Friedman on suspended judgment

Synthese:1-18 (forthcoming)

Authors
Michal Masny
Princeton University
Abstract
In a recent series of papers, Jane Friedman argues that suspended judgment is a sui generis first-order attitude, with a question as its content. In this paper, I offer a critique of Friedman’s project. I begin by responding to her arguments against reductive higher-order propositional accounts of suspended judgment, and thus undercut the negative case for her own view. Further, I raise worries about the details of her positive account, and in particular about her claim that one suspends judgment about some matter if and only if one inquires into this matter. Subsequently, I use conclusions drawn from the preceding discussion to offer a tentative account: S suspends judgment about p iff S believes that she neither believes nor disbelieves that p, S neither believes nor disbelieves that p, and S intends to judge that p or not-p.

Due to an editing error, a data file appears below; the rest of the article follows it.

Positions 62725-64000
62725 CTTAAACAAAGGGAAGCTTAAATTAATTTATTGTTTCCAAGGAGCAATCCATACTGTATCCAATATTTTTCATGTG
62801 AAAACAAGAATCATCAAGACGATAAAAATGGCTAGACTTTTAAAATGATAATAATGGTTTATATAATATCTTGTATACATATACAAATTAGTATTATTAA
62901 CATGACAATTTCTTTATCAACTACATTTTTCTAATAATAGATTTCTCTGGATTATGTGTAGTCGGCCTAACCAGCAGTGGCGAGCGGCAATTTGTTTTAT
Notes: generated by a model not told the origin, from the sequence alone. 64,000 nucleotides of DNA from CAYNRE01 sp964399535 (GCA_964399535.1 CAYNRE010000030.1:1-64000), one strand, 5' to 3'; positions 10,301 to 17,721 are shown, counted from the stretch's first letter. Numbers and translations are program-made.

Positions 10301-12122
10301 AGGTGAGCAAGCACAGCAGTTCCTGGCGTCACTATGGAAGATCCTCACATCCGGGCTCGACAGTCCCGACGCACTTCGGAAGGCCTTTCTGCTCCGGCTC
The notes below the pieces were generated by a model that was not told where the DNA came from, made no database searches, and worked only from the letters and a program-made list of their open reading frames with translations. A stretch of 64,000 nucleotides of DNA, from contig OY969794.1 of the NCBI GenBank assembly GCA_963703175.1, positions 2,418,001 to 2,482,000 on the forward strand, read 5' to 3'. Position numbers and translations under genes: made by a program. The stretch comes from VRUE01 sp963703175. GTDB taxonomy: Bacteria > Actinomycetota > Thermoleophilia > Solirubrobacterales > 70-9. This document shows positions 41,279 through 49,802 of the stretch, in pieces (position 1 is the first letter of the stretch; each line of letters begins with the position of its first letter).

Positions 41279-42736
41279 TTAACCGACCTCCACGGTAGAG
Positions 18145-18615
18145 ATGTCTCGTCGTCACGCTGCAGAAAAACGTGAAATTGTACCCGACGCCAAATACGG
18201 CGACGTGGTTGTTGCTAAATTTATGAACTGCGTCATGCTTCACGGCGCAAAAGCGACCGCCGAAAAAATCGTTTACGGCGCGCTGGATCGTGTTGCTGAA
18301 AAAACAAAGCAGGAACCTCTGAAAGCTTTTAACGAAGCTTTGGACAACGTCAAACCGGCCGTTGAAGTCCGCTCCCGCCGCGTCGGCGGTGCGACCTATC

Keywords Jane Friedman  Suspension of judgment  Suspended judgment  Agnosticism  Question-directed attitude
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DOI 10.1007/s11229-018-01957-1
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References found in this work BETA

The Aim of Belief.Ralph Wedgwood - 2002 - Philosophical Perspectives 16:267-97.
Suspended Judgment.Jane Friedman - 2013 - Philosophical Studies 162 (2):165-181.
Why Suspend Judging?Jane Friedman - 2017 - Noûs 51 (2):302-326.

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